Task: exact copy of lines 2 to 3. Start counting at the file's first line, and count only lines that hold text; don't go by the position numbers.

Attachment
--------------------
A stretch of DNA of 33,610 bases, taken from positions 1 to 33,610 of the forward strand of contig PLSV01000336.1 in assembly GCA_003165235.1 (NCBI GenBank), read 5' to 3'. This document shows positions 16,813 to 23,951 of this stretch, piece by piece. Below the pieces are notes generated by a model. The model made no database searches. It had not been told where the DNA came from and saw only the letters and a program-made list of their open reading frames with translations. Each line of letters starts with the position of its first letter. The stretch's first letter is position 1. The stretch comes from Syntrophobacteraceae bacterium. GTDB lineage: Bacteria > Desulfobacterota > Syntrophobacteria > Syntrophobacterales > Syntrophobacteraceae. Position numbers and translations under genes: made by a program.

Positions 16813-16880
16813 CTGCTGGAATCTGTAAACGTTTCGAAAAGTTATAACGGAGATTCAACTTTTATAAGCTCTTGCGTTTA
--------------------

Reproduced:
Positions 16813-16880
16813 CTGCTGGAATCTGTAAACGTTTCGAAAAGTTATAACGGAGATTCAACTTTTATAAGCTCTTGCGTTTA